The acquisition of one of the biggest oil fields in the West African country in 2011 has now been surrounded by controversy. A court in Nigeria has ordered the arrest of two former ministers and others allegedly connected with the deal's illegal payments. Parties to the transaction, Shell and Eni are accused of settling the dispute over the oil field in an unlawful manner.
The Group MD of Nigeria National Petroleum Corporation, Mr Baru abbounced that no new gas projects will be approved without zero gas flare modalities. He also assured HOSTCOM of the benefit from the exploration of the nation's hydrocarbon resources by partnering with other host communities. Further, he said, “We will continue to dialogue with the bodies so as to create enabling operating environment for the business and for the communities”.
The CEO of Total, Pouyanne, informed that the company is expected to formally approve the Ikike project in Nigeria in the upcoming months. The energy major holds the largest proven reserves in Africa and is one of the strongest player in the continent. Pouyanne also said, “There is a huge potential in Nigeria, it is probably the most prolific country in West Africa in terms of oil and gas”.
Supermajor Total has informed about initiating production from the Egina field, offshore Nigeria. Egina field is estimated to produce 200,000 bopd. The field is being developed using Total’s largest ever Floating Production Storage and Offloading (FPSO) unit. A 30% reduction in the drilling time per well has allowed Total to achieve the startup approximately 10% less than the initial budget.
Nigerian state-owned NNPC yesterday released the September 2018 edition of the Monthly Financial and Operations Report, indicating a trading surplus of ₦9.85billion for the month. This is a major improvement from the ₦3.90 billion deficit NNPC reported in August. The report indicates that the increment is attributable to higher revenue by the NNPC’s upstream division, Nigerian Petroleum Development Company (NPDC).
Nigerian government has accused energy super major Shell and Italy’s Eni for a 2011 oilfield deal. The government has filed a $1.1 billion lawsuit against the energy giants in a commercial court in London on Thursday. Shell and Eni’s former and current officials are also involved in the ongoing corruption trial in Milan where OPL 245 oilfield is a pressing matter.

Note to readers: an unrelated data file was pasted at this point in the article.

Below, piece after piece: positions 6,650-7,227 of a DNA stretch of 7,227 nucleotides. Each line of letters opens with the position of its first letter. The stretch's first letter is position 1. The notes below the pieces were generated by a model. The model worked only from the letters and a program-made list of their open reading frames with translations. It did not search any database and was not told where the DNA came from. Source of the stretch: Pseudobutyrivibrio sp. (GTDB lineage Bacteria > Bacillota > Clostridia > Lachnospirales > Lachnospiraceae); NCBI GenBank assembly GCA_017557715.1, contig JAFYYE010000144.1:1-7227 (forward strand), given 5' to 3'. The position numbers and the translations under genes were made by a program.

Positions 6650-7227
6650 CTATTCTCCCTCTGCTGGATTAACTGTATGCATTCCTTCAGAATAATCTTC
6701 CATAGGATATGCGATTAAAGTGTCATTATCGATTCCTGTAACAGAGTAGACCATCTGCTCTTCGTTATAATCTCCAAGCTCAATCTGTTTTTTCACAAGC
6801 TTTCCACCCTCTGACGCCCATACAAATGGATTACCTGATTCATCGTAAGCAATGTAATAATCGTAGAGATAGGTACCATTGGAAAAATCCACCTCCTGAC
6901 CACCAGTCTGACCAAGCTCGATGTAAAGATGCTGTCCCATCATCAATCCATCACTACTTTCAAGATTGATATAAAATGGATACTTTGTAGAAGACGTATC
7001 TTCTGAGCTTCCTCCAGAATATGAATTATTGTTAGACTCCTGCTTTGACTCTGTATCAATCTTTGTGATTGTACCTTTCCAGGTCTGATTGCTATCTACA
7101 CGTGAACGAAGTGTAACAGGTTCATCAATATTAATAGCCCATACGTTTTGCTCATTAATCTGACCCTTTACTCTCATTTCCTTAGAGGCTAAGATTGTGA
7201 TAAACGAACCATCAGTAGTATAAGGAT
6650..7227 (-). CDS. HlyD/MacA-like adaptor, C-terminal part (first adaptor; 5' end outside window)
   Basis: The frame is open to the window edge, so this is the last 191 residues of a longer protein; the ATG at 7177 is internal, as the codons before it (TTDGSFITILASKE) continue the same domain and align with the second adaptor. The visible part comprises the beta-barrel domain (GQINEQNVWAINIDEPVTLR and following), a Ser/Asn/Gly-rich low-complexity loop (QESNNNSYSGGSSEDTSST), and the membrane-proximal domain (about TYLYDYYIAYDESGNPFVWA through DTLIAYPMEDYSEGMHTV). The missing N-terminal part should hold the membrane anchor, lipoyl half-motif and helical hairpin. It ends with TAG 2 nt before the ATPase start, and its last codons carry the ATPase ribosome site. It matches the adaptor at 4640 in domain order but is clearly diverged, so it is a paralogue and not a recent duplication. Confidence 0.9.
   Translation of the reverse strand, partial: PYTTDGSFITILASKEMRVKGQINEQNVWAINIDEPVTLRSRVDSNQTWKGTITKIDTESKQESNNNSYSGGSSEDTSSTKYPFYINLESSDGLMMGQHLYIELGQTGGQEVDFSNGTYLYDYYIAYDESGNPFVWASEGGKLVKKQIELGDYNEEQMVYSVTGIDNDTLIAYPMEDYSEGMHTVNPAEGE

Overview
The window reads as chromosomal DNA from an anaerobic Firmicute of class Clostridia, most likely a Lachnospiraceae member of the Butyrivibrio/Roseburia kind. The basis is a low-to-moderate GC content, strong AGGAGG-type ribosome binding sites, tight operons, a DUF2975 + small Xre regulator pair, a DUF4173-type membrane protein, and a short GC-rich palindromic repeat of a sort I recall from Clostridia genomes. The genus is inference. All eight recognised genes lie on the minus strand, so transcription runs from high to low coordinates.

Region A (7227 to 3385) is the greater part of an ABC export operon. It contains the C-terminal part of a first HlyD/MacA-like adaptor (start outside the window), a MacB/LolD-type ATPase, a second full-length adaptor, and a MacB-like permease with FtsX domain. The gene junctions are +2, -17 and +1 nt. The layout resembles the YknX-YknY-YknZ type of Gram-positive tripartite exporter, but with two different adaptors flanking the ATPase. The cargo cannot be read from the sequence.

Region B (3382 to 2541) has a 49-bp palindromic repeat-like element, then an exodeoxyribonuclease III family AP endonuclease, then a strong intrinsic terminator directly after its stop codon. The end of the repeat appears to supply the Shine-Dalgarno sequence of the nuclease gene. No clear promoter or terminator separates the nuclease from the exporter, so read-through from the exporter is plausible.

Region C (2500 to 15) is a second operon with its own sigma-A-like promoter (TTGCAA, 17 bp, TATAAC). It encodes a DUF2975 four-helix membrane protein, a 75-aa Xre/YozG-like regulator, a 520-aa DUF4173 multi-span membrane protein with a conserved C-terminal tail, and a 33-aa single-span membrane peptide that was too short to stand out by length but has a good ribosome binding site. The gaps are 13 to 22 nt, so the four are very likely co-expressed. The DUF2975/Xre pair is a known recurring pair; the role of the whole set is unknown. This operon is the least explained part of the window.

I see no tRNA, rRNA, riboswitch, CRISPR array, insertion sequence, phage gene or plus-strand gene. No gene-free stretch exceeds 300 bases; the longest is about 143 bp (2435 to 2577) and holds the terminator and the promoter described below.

For strategic re-engineering of its subsidiaries, NNPC announced that NIDAS Shipping Services will return into the shipment business after seven years. NIDAS will be involved in the international shipment of crude oil and petroleum products. The re-entry of NIDAS will help in value addition to the corporation and ensure multiple income streams. NIDAS established a chartering and operation desk in its UK office as a first step to regain its market position.
Polish state-owned, PKN Orlen’s CEO has said that the firm is expecting its first-ever Nigerian oil shipment next month. A batch of 130,000 tonnes of Nigerian oil is scheduled to arrive in Poland, in November. Poland’s biggest refiner, PKN Orlen imports most of the crude oil from Russia through pipelines. The firm signed a long-term agreement with Saudi Aramco in 2016, in its bid to reduce reliance on Russian supplies.
The oil giant, ExxonMobil raised a concern regarding the blockade at Nigerian oil facilities by previous employees. According to the company, these actions have put the country’s crude oil production at risk. Exxon’s subsidiary, Mobil Producing Nigeria informed that the company’s production is almost 550,000 bpd and added that "continued denial of access to production facilities could impact the company's ability to safely continue production operations".